French footy twist

Romain Georges (right) and Trafalgar reserves coach Brett Tonkin celebrate in the red and white jersey.

Romain Georges (right) and Trafalgar reserves coach Brett Tonkin celebrate in the red and white jersey.

In French, a "coup de Trafalgar" or "Trafalgar strike" means to deliver a decisive and unexpected blow to your opponent.

That's exactly what Trafalgar reserves recruit Romain Georges gave to Morwell East last month, when he kicked a decisive and unexpected goal to turn the game's momentum and win Trafalgar the match.

Romain became an unlikely hero that day, but he had not even touched an Australian rules football until March this year, when he began training with Trafalgar in the Mid Gippsland Football League.

Romain hails from the little town of Saint de la Tour in eastern France. He flew to Perth in September last year and watched the city erupt as the West Coast Eagles won their first Premiership in twelve years.

Inspired, he found the Trafalgar Football Club on Facebook and asked them if he could come and play for the team. He and his girlfriend bought a car and drove to across the Nullarbor to Victoria, eventually ending up at Trafalgar.

"There was a bit of trepidation as to whether we'd be able to give him any game time," recalls Trafalgar reserves coach Brett Tonkin.

"We didn't have a lot of time to get him up to scratch."

Romain first trained with the reserves side in March and Tonkin worked hard to get him ready for his first Australian rules game.

"They showed me the skills, they showed me the punch," says Romain, referring to the hand pass.

And his previous sporting experience in France held him in good stead.

"Fitness isn't an issue for him with the rugby playing," says Tonkin. "He applies himself really well and his kicking's quite good."

On May 4 Romain laced up his boots and made his debut against Boolarra.

Tonkin put him in the backline, hoping his rugby experience would translate well in that position. It did -- Trafalgar won by 56 points that day.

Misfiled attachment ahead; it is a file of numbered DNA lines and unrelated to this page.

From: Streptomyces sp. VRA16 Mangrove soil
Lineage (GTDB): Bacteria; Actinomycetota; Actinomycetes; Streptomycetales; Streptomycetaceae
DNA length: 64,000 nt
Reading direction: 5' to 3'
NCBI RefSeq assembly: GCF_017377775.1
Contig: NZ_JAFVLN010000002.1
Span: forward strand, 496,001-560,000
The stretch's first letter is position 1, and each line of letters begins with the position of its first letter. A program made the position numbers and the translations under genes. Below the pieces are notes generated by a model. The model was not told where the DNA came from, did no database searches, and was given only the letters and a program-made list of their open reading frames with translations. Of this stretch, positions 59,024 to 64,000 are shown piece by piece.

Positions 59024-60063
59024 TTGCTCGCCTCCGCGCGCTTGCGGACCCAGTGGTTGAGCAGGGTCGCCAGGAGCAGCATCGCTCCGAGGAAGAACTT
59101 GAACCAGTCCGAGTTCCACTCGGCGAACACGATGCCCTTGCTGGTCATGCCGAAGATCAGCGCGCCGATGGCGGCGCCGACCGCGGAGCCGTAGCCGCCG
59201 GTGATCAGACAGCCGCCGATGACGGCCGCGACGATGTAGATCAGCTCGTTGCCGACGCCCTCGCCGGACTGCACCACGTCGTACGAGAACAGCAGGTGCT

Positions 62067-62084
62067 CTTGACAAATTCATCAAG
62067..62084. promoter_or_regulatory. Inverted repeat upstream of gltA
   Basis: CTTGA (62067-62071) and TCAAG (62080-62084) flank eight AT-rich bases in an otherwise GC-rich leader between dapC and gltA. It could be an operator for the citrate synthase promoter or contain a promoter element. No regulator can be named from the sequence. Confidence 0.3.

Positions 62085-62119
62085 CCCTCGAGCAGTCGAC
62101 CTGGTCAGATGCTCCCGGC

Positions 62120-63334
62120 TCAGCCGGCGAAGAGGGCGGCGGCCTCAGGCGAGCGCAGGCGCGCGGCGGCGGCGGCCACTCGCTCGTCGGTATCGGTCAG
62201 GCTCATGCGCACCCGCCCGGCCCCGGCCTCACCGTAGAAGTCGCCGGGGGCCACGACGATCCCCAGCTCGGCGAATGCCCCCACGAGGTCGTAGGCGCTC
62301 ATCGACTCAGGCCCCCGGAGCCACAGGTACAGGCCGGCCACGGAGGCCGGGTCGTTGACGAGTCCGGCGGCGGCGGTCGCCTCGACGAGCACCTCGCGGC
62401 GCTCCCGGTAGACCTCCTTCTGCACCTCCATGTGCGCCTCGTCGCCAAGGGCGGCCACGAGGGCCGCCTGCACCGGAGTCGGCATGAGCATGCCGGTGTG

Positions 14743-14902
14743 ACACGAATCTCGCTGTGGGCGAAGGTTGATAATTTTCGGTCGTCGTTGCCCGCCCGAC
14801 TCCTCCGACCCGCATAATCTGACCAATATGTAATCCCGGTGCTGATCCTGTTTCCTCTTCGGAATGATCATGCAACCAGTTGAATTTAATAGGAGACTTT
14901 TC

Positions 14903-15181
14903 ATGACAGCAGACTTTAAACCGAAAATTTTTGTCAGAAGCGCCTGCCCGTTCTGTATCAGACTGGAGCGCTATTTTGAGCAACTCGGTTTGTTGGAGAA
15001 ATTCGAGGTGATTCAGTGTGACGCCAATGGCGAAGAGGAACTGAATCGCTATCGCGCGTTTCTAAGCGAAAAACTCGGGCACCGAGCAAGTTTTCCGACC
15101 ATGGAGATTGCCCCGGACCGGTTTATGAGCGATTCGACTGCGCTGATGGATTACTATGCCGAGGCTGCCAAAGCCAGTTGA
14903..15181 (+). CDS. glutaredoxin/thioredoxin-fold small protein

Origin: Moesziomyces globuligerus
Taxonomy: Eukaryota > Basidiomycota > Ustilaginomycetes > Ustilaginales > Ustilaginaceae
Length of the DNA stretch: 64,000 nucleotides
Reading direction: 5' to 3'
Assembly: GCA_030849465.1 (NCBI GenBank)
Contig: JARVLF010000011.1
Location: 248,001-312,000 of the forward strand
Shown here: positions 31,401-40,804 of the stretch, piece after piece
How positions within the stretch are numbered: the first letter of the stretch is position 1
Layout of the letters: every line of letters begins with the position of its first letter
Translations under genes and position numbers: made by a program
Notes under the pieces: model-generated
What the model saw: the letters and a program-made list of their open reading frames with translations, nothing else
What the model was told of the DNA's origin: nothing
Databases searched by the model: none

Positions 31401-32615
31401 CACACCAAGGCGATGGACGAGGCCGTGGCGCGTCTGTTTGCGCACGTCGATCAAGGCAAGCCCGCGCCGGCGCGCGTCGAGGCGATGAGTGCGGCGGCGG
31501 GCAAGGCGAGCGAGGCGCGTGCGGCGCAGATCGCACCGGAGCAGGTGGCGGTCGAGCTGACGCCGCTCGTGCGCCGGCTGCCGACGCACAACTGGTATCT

Romain donned the red and white jersey for the second time in round five, when Trafalgar took on Morwell East.

Tonkin moved Romain from defence and put him in the forward line. Morwell were always going to be a tougher opponent than Boolarra. At the time, they were on top of the reserves’ competition ladder. Trafalgar were third.

"It was a very wet game, Morwell had the first three goals," says Tonkin.

Trafalgar desperately needed something to change the momentum of the game.

And then, shortly after the beginning of the second quarter and after weeks of hard work, Romain was finally given a golden opportunity.

"We had the ball in a stoppage in one of the pockets. It went in and he got the ball about 15 out," recalls Tonkin.

"He went back and put it through."

Romain's goal flipped the game on its head. From there, Trafalgar was able to establish a lead and win by 18 points.

Romain will say au revoir to Trafalgar when he flies back to France on July 10. Trafalgar have their mid-season ball soon which Tonkin says will be a great send-off for the Frenchman.

For Romain however, there is only one thing that would truly cap off his time at Trafalgar.

"If I can kick another goal, well, that'd be very nice," he says.


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